• Welcome to our site! Electro Tech is an online community (with over 170,000 members) who enjoy talking about and building electronic circuits, projects and gadgets. To participate you need to register. Registration is free. Click here to register now.

Control panel layout

Thread starter #1
Hello all

Wondering if there is a thread with suggestions on where to start with a basic control panel layout? Searching I haven't come across anything

Basically the best layout for relays, power supplies etc, I haven't had the experience of doing it before but would like it to look neat and reasonably professional. I have everything working as it should but looks like a dogs breakfast atm. Setting things up temporary is my middle name. Very small project by others standards but for me looking at the wires and trying to work out the best way to lay them out is doing my head in!

No doubt different horses for different courses but wondering if there is a thread with general suggestions?

Thanks in advance for ideas
 

Grossel

Active Member
#2
What kind of control panel? Like some windows software or physically layot of buttons and indicators?

General tip - draw up the layout before you start making it.

Software tip: Inkscape for drawing simple cad drawings.
 
Thread starter #3
What kind of control panel? Like some windows software or physically layot of buttons and indicators?

General tip - draw up the layout before you start making it.

Software tip: Inkscape for drawing simple cad drawings.
Thanks Grossel, just the physical layout of the components to go in a control box, I have drawn up the components needed to go in there, just wondering whether the wiring should be behind a hinged panel with the components mounted on the face and bring wires through where they need to go, or to have all the wires surface mounted and visible.

At the moment it is all working as expected just needs to now be properly mounted & tidied up, all the wires are doing my head in.

IMG_20180626_164534rs.jpg
 

Reloadron

Well-Known Member
Most Helpful Member
#4
My choice for enclosures, including NEMA Rated enclosures from small boxes to large double door cabinets was generally Hammond Enclosures. I also liked Bud Box Enclosures and a few others. The choice of enclosure depends on what is going in the box. Here is an example of one of my last control panels before I retired.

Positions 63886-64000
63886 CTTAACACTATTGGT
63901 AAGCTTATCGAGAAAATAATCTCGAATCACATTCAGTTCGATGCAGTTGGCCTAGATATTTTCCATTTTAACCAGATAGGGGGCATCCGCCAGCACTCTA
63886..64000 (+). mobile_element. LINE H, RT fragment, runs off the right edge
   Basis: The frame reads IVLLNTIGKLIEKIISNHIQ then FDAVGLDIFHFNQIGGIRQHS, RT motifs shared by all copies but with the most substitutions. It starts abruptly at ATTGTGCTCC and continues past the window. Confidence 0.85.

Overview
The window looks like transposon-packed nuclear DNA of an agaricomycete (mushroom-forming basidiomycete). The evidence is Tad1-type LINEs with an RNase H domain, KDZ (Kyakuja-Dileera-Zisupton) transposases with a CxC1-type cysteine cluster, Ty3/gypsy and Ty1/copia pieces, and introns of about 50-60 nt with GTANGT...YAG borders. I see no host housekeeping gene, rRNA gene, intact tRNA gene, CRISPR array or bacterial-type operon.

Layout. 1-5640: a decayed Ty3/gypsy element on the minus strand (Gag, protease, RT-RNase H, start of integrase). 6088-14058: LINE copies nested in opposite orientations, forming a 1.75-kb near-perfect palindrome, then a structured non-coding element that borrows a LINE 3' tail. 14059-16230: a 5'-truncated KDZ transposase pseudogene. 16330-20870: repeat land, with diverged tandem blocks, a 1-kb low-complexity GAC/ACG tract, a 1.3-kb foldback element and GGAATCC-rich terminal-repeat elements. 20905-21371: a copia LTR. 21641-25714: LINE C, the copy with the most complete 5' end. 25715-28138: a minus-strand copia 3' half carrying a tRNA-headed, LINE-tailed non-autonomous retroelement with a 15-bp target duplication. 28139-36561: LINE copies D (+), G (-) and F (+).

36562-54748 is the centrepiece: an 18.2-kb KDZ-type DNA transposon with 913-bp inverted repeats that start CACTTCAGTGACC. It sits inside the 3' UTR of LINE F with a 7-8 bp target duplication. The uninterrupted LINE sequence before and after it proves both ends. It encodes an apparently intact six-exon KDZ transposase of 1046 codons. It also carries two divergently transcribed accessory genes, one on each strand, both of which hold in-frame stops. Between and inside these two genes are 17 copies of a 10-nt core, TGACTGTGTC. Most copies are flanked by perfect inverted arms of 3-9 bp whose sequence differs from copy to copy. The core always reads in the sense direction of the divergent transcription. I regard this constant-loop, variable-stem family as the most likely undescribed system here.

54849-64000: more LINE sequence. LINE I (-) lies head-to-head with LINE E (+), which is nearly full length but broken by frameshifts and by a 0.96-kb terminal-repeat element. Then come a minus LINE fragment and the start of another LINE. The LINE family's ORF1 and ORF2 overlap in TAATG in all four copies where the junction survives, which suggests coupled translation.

C2 Cab Inside.jpg

All of the relays and computer control modules are mounted on DIN Rail which depending on the project can be your new best friend. Additionally on large projects which generate heat you want filtered airflow systems and on some critical systems monitoring airflow. I always began as mentioned by Grossel with a plain white sheet of paper and planned my layout. While this entire system was automated I did include several front panel indicators so technicians could see certain data at a glance.

C2 FP.jpg

Anyway, even with small projects I would start with layout and always choose a panel with at least 33% overhead space so when things grow they have room to grow. :) I always like panels which have a back plane panel so you can build the panel then place it in the box. All depends on wants and needs.

Ron
 

MaxHeadRoom78

Well-Known Member
#5
Hello all

Wondering if there is a thread with suggestions on where to start with a basic control panel layout? Searching I haven't come across anything
You should probably start with NFPA79 which has some wiring, layout and schematic methods.
Also this for ladder schematic and symbols.
https://www.schneider-electric.ca/en/download/document/0140CT9201/
Generally all fusing and power distribution starts at the top and temperature producing items such as transformers at the top of the cabinet.